Vitamin B12 Therapy For Chronic Fatigue Syndrome

Chronic fatigue syndrome is a complex disorder that affects different people in different ways. There is no official way to treat chronic fatigue, and many novel treatments are available today. While no treatment will work for everybody, many chronic fatigue sufferers have found relief through vitamin B12 therapy.

Vitamin B12 banishes the foggy brain

Taking vitamin B12 usually improves the cognitive difficulties associated with chronic fatigue syndrome, such as poor short term memory, difficulty concentrating and inability to multitask. It can also relieve feelings of fatigue and increase feelings of wellbeing.

People with chronic fatigue syndrome are not necessarily deficient in Vitamin B12. But, even, in double-blind tests, chronic fatigue patients reported increases in energy regardless of whether they were deficient.

In one trial, patients were injected with 2,500-5,000 mcg of vitamin B12 every 2-3 weeks. 50-80 percent of the patients noticed improvements in their symptoms. Patients noticed the greatest improvement after several weeks of use.

Vitamin B12 fights nitric oxide

Studies have shown that chronic fatigue patients have high levels of nitric oxide and peroxynitrite, which may be related to the symptoms associated with CFS. Nitric oxide is known to negatively affect brain function and pain sensitivity. B12 reduces the symptoms associated with chronic fatigue syndrome because it is a scavenger of nitric oxide and peroxynitrite.

Taking vitamin B12

The most effective way for chronic fatigue patients to take vitamin B12 is through injection. Vitamin B12 is naturally found in animal-based proteins and can also be ingested in supplement form. But ingesting vitamin B12 is not practical for chronic fatigue sufferers because the body is limited in how much of the vitamin it can absorb. Injections may be given by your doctor or sometimes patients inject themselves.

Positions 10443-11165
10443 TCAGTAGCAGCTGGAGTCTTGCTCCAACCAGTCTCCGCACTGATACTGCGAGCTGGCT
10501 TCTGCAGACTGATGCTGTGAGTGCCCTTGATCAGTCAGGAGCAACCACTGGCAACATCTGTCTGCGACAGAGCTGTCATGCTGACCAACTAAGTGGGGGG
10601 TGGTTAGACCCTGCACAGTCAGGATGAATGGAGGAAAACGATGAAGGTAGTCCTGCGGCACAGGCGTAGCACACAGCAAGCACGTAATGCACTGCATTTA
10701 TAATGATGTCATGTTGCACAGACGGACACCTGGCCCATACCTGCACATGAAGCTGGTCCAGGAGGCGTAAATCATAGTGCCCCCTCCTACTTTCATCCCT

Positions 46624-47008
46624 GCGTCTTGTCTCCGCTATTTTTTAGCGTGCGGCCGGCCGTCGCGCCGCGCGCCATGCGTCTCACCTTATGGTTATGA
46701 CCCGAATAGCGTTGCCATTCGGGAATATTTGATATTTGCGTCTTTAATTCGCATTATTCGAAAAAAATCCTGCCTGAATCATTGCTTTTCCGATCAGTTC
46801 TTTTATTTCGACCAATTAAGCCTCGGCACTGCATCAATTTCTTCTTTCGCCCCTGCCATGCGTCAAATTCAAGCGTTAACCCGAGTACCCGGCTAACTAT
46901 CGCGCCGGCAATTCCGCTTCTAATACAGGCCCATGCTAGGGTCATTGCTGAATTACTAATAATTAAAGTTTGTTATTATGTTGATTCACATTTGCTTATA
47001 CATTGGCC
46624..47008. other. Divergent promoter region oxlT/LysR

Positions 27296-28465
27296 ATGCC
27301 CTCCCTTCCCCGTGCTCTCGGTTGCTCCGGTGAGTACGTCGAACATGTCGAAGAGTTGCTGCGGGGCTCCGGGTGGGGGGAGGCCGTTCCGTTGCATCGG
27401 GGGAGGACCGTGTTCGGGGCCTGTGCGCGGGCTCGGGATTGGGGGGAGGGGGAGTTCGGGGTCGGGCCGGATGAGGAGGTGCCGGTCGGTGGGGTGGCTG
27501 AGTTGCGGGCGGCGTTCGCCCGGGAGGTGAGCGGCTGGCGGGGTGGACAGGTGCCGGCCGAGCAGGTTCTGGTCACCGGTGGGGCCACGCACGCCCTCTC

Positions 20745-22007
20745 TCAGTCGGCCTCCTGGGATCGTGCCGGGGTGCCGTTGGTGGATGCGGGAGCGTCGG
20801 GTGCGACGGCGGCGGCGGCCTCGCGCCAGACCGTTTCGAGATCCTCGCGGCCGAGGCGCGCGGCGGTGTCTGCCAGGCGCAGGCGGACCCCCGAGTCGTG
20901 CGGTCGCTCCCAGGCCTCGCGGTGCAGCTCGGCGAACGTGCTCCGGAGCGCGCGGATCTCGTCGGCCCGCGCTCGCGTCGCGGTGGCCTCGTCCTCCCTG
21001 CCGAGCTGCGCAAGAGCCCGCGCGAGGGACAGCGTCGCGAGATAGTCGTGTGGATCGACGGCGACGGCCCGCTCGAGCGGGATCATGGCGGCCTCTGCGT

Every chronic fatigue patient is different, so one may need injections every day or only once a month. This vitamin has no known toxicity, so it is unlikely you will overdose. If you take too much, your body will pass it in the urine (too much B12 can make your urine turn pink).

Allergies to B12, which are rare, usually manifest as redness, swelling and itchiness at the injection site. This may also be caused by poor injection technique. When you stop taking vitamin B12, you may still notice its effects for up to four weeks.

Other vitamins to try

Many CFS patients in the United States, Canada and Europe have found relief through the use of vitamin B12. If you would like to try other supplements as well, consider these options:

  • Magnesium may reduce fatigue
  • L-carnitine supports energy production in your cells
  • B-complex, Vitamin B5 and B6 to lessen the effects of stress
  • Vitamin C for immune function and endurance
  • Beta-carotene for immune function
  • DHEA to improve energy levels
  • NADH for energy production

Supplements can help you get the nutrients you need, but make sure that you are consuming a healthy diet as well. It is important to consume the right amount of vegetables, protein, whole grains, legumes, and the essential fatty acids found in nuts and fish.

Sources:
http://umm.edu/health/medical/altmed/condition/chronic-fatigue-syndrome

http://drmyhill.co.uk/wiki/CFS_and_B12_-_rationale_for_using_vitamin_B12

http://www.mayoclinic.org/diseases-conditions/chronic-fatigue-syndrome/basics/definition/con-20022009

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